AÑO UÑA review

Año uña (The Year of the Nail) is the feature directorial debut from Jonás Cuarón, following the coming-of-age of a 14-year-old boy, Diego (Diego Cataño) along with the story of an American university student, Molly (Eireann Harper) who travels to Mexico and lodges in Diego’s family home. The director spent a year collecting personal photographs of his family, specifically his little brother and girlfriend to craft the narrative for Año uña.

The film cost only £4000 to make and began with a collection of over 8000 photographs before becoming the 2000 images that make up the beautifully, intriguing film. Whilst it may at first seem a chore to sit through 2000 holiday photos, Año uña is an original experience in its tone, and of course in its format, the only other film I can think of that is made purely of still photographs is La Jetée (The Pier, France, 1962, dir. Chris Marker). Where the film differs greatly from La Jetée is in its style. It seems much more personal, possibly because of the relationship that the director already has to his subjects, but much more likely down to the narration. The story that Cuarón builds around the photographs is about unrequited love and longing, which is even more powerful because of its subtlety. The two characters are never seen obviously staring into each other’s eyes; the emphasis is based much more on the audience interpreting the relationship themselves through the link between the narration and the images.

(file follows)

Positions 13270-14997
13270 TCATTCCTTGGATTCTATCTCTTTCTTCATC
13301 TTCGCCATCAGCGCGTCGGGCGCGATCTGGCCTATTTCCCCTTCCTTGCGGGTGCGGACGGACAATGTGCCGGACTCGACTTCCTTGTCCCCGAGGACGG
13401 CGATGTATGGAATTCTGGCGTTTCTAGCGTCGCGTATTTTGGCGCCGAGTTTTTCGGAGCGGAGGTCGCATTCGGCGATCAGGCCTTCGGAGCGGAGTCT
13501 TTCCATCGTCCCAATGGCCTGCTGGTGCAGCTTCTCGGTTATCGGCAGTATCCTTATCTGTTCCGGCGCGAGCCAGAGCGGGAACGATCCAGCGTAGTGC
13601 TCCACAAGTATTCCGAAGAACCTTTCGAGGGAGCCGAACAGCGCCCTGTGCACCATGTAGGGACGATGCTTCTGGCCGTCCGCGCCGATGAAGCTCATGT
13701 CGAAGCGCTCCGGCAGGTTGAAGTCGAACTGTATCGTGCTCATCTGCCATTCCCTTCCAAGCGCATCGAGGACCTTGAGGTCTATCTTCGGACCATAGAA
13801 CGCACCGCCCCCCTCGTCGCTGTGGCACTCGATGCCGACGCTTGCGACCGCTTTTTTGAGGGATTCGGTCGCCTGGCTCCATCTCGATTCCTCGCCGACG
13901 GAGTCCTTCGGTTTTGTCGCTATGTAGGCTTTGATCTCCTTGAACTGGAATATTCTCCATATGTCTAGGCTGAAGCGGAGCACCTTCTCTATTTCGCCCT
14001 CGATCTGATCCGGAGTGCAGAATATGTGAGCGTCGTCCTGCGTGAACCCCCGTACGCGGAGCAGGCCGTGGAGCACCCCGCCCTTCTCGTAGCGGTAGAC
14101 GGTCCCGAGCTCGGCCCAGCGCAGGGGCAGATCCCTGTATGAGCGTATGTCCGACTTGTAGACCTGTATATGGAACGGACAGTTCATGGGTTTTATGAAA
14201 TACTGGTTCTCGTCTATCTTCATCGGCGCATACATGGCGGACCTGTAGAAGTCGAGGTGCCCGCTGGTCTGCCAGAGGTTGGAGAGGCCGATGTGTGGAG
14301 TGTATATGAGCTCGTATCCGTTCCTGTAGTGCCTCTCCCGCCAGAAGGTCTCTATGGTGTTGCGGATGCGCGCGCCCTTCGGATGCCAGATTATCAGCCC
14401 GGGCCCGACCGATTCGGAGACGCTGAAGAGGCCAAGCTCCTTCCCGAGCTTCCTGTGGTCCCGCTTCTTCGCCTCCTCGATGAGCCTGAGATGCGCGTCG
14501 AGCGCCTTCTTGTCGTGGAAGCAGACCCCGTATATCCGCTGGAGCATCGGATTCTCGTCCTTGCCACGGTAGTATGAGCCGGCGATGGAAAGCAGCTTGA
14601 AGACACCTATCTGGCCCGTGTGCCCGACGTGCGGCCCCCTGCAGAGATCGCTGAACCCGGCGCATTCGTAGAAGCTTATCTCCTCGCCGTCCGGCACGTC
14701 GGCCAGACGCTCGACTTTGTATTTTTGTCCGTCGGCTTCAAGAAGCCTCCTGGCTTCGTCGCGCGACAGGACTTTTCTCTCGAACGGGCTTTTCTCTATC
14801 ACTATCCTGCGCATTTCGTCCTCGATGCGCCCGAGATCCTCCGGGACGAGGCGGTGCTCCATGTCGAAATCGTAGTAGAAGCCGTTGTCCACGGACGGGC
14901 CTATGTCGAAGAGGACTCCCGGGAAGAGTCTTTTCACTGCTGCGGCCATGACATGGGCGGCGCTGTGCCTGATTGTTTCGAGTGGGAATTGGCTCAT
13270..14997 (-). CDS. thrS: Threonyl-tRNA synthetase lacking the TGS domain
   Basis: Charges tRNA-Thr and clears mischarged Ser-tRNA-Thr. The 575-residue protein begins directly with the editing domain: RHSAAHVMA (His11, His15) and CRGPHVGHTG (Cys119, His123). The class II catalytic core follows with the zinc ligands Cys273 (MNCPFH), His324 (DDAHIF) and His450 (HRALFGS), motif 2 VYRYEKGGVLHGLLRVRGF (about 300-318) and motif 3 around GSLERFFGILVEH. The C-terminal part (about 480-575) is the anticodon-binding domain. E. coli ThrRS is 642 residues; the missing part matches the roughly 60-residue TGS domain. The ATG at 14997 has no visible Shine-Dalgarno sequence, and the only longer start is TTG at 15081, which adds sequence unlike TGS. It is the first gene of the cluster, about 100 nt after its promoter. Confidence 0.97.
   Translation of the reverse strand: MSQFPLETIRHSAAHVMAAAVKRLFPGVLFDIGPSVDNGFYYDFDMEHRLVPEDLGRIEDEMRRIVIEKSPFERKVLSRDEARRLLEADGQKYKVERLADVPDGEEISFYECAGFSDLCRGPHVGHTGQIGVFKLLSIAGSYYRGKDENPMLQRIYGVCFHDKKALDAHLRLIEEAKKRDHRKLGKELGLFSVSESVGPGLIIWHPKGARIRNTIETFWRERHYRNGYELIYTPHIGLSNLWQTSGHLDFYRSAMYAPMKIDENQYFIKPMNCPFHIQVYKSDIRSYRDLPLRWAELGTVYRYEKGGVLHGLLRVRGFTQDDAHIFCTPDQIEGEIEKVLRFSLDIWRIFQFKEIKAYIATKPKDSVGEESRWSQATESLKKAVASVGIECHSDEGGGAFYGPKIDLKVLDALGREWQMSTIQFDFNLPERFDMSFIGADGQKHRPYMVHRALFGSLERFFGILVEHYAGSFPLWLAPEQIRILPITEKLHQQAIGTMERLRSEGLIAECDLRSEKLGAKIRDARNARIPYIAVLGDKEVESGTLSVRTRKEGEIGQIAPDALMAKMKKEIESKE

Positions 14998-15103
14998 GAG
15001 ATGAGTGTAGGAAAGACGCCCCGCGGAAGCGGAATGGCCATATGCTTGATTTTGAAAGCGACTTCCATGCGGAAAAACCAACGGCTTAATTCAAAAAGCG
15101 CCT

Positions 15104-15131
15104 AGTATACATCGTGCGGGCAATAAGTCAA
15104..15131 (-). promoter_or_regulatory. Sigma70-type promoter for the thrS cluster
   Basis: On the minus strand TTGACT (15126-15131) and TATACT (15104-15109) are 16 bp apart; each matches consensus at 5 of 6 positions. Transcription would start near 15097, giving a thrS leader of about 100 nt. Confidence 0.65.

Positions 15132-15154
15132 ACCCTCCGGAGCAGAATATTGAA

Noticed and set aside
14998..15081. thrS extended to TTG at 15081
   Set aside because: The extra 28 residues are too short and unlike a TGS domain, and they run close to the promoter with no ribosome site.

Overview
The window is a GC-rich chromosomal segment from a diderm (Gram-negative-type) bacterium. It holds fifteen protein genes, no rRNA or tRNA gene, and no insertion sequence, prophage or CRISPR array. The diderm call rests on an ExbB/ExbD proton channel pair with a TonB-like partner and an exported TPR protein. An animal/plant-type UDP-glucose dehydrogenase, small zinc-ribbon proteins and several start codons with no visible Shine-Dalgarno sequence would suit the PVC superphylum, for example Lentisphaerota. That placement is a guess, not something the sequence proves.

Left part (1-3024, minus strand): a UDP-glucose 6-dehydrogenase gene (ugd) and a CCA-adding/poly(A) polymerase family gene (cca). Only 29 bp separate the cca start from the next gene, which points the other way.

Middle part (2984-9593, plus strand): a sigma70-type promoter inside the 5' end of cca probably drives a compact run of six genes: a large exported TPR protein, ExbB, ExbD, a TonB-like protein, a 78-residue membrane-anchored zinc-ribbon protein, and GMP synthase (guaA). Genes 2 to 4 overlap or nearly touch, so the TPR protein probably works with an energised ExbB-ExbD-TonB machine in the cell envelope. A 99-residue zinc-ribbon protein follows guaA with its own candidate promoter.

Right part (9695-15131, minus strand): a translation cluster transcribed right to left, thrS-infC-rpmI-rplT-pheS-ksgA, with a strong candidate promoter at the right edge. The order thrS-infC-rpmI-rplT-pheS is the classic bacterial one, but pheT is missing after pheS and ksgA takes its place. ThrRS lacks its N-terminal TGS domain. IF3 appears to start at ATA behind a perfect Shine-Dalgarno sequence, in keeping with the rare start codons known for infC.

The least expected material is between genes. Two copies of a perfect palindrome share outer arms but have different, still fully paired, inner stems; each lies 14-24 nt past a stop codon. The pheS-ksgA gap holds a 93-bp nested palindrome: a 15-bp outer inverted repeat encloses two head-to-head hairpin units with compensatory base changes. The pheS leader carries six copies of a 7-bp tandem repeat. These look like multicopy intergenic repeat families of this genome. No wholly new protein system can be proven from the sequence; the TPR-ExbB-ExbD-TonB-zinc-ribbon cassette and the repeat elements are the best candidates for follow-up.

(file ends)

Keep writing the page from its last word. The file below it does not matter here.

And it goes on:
Año uña is an incredible achievement in that it can easily hold the attention of an audience for its 80-minute duration purely through an absorbing narrative, which is held together by a beautiful series of photographs. I guess it does not differ from a traditional film in the sense that it is a relationship between sound and images, but it removes the excess, almost unneeded footage to leave a beautiful portrait of young love, leaving the time for an audience to reflect on each conversation, movement, look, landscape and event.

Review by LiveWire Critic, Jamie Allan (Mar ’08)